Going to my first anime convention, Anime St. Louis, I didn’t quite know what to expect. I knew there would be special guests from the industry, panels, and numerous people cosplaying as their favorite characters. And yet I arrived with some hesitations.
I started watching anime in middle school and read my first manga in high school. However, I was never up-to-date with many popular series. My favorites were more “classic” or obscure. Moreover, I had hardly watched any anime in my time as a Jesuit. I was afraid that I would be seen as too far removed, too surface-level to really fit in.
Those fears fell flat instantaneously.
As I walked to the registration booth, I saw people who had put days, weeks, and possibly even months into their costumes for the weekend. I admired the artwork people had drawn in homage to their favorite series (and bought four 11X17 prints myself). I recognized so many characters and got a number of in-series jokes. I certainly didn’t understand everything, but that was not important. I felt at home.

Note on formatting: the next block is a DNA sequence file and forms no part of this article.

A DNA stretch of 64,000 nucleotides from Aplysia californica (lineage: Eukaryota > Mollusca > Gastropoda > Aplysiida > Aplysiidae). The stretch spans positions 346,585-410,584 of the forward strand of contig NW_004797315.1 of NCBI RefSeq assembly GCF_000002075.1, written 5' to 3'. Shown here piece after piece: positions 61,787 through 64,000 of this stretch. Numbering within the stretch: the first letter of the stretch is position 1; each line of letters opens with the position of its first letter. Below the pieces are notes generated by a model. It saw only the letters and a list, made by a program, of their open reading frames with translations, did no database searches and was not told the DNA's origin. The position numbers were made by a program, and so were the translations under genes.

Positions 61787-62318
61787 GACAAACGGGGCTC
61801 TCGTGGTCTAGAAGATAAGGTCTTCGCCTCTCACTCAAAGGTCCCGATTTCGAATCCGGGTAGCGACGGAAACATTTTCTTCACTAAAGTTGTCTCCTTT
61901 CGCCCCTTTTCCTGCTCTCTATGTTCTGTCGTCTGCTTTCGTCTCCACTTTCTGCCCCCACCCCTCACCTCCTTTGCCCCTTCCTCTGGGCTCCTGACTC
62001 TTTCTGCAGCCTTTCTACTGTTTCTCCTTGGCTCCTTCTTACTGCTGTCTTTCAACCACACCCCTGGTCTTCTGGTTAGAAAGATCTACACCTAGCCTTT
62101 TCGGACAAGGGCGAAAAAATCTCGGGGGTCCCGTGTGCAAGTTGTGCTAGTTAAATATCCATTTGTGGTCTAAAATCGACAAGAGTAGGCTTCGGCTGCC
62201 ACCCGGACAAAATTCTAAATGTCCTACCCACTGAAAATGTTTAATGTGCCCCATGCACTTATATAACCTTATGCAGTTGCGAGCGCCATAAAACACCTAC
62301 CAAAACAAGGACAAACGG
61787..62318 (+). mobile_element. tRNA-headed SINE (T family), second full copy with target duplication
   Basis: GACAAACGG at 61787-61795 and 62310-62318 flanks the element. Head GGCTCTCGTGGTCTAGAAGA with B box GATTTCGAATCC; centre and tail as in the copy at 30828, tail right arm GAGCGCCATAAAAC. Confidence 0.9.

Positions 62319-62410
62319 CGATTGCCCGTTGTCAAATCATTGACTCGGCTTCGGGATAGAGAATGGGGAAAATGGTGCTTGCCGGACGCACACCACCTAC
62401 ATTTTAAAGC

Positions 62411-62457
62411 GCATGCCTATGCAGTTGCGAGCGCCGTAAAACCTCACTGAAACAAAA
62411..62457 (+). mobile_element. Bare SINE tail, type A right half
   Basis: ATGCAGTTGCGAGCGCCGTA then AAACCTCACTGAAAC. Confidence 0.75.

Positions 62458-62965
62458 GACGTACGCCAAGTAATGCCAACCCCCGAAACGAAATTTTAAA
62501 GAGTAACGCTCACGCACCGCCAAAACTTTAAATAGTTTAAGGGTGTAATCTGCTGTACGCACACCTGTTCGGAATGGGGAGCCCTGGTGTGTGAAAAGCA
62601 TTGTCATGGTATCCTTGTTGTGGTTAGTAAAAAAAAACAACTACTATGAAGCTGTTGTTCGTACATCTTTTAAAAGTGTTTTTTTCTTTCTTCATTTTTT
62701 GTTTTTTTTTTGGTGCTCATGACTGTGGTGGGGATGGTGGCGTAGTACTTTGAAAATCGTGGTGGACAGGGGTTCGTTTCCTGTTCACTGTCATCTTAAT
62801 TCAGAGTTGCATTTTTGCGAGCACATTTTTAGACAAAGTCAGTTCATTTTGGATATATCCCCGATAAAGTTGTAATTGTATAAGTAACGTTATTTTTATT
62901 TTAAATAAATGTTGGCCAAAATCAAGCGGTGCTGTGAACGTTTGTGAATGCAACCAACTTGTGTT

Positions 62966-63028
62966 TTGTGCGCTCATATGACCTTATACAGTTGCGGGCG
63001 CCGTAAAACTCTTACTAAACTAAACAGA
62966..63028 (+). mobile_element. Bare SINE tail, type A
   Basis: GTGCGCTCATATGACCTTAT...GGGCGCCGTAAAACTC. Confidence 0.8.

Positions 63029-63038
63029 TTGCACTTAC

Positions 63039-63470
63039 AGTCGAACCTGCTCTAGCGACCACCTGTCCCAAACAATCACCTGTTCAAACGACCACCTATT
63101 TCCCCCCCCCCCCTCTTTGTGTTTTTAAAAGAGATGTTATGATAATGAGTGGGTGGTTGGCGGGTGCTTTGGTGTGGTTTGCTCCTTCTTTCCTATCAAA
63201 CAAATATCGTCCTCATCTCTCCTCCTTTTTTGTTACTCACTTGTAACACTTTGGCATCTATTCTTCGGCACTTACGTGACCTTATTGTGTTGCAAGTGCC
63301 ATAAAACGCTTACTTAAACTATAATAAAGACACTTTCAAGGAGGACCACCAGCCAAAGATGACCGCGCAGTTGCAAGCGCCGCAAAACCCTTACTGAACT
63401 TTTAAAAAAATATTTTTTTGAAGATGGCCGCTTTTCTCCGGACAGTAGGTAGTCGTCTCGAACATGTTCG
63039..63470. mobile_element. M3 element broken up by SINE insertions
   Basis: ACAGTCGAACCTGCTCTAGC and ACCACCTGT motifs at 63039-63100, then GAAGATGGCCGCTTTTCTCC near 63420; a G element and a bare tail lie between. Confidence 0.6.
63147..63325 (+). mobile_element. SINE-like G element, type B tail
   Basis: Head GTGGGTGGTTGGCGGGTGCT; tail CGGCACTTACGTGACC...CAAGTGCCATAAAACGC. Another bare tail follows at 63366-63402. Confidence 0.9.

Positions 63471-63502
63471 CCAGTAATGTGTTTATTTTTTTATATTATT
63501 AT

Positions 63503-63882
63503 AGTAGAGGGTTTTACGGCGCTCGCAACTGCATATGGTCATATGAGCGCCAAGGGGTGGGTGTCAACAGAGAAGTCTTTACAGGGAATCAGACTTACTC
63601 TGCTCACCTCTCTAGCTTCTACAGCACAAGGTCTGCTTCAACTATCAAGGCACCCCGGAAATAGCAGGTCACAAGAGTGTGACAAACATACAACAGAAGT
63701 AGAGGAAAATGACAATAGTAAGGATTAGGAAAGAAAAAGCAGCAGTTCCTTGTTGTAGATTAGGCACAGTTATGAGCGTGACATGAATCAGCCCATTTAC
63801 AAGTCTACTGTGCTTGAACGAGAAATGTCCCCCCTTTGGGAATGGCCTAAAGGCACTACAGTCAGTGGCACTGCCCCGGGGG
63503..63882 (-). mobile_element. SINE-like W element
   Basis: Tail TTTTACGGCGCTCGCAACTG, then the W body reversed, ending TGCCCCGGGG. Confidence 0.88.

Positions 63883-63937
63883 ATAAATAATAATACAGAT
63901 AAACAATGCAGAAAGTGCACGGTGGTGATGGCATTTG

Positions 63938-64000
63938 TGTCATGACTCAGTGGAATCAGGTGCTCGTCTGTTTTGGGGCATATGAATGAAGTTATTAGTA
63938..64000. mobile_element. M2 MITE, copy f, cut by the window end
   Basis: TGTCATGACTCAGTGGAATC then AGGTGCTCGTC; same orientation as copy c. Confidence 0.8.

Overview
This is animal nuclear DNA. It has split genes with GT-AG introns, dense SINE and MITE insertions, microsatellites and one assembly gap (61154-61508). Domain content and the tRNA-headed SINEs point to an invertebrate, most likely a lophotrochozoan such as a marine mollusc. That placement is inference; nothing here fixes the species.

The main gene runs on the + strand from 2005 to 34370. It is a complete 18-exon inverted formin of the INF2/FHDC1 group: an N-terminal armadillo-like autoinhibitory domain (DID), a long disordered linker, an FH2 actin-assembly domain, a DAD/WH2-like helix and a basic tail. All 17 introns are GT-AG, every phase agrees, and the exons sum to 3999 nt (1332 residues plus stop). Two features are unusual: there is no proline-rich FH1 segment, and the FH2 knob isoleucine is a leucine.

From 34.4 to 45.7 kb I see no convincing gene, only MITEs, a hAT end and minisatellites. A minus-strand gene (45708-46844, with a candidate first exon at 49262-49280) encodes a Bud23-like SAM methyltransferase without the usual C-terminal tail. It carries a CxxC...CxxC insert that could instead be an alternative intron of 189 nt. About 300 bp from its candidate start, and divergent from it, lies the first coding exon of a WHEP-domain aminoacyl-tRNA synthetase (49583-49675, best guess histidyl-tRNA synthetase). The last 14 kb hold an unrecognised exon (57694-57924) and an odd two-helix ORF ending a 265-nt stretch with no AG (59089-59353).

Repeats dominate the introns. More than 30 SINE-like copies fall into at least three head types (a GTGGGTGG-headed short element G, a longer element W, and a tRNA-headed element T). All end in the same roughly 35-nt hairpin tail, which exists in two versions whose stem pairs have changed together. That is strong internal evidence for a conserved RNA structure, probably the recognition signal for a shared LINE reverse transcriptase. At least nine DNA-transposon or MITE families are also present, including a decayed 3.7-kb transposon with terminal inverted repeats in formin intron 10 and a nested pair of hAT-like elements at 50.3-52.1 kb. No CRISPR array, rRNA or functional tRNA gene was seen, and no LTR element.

One thing I noticed in particular was the positivity people expressed. Three times over the course of the weekend I sang the Pokémon theme in a room full of strangers. I stood in line to get autographs and listened to people celebrating what they were passionate about, and reveling in it myself. I was in awe, seeing people participating in an acting workshop on the last day, overcoming their fears. Everybody was encouraging. Any criticism I heard came out of a place of love and a desire to see people grow.
It all came back to what I heard in my first panel, a Q&A session with a voice actor from a few of my favorite series. He made the point that this convention was a safe space, a place where people could embrace what they were passionate about without fear of being judged or condemned. Whatever is broken inside each one of us is what makes each of us who we are. It is what gives us our own voices and our way of relating to other people. I have my own fears, doubts, and insecurities, but I am not alone. It’s not about trying to be perfect but rather about learning to be okay with the reality that we are going to make mistakes.
I went to the convention uncertain, thinking that I might not relate to people and questioning how much I would get out of the experience. Yet, I began to look at the convention as something more than just a diversion. It started to become a community of sorts. Celebrating the things that we enjoy together, even the silly things, helps us to embrace and to be embraced by a community. It brings us home.
Cover Image, Pikachu! via Flickr User Nathan Rupert, via Flickr Creative Commons, available at this link.